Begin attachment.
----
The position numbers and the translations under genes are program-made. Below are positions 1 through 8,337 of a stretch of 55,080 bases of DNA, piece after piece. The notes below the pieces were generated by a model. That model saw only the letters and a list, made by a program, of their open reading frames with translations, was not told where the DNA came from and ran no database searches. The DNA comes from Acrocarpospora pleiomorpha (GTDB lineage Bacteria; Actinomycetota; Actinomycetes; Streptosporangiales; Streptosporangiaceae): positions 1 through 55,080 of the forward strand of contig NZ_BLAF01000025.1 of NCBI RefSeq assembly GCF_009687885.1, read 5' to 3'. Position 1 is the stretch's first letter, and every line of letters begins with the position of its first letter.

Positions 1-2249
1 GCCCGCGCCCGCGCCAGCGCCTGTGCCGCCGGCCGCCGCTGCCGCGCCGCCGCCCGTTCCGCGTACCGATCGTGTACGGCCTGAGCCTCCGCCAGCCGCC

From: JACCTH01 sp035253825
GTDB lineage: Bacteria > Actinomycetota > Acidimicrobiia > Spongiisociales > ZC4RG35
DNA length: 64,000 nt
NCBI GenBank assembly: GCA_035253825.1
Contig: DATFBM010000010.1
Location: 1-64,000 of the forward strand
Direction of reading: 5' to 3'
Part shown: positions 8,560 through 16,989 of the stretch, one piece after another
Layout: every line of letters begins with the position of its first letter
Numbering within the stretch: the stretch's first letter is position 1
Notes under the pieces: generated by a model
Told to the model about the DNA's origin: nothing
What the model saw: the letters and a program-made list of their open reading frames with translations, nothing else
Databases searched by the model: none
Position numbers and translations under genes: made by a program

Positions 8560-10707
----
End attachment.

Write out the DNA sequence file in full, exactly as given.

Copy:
The position numbers and the translations under genes are program-made. Below are positions 1 through 8,337 of a stretch of 55,080 bases of DNA, piece after piece. The notes below the pieces were generated by a model. That model saw only the letters and a list, made by a program, of their open reading frames with translations, was not told where the DNA came from and ran no database searches. The DNA comes from Acrocarpospora pleiomorpha (GTDB lineage Bacteria; Actinomycetota; Actinomycetes; Streptosporangiales; Streptosporangiaceae): positions 1 through 55,080 of the forward strand of contig NZ_BLAF01000025.1 of NCBI RefSeq assembly GCF_009687885.1, read 5' to 3'. Position 1 is the stretch's first letter, and every line of letters begins with the position of its first letter.

Positions 1-2249
1 GCCCGCGCCCGCGCCAGCGCCTGTGCCGCCGGCCGCCGCTGCCGCGCCGCCGCCCGTTCCGCGTACCGATCGTGTACGGCCTGAGCCTCCGCCAGCCGCC

From: JACCTH01 sp035253825
GTDB lineage: Bacteria > Actinomycetota > Acidimicrobiia > Spongiisociales > ZC4RG35
DNA length: 64,000 nt
NCBI GenBank assembly: GCA_035253825.1
Contig: DATFBM010000010.1
Location: 1-64,000 of the forward strand
Direction of reading: 5' to 3'
Part shown: positions 8,560 through 16,989 of the stretch, one piece after another
Layout: every line of letters begins with the position of its first letter
Numbering within the stretch: the stretch's first letter is position 1
Notes under the pieces: generated by a model
Told to the model about the DNA's origin: nothing
What the model saw: the letters and a program-made list of their open reading frames with translations, nothing else
Databases searched by the model: none
Position numbers and translations under genes: made by a program

Positions 8560-10707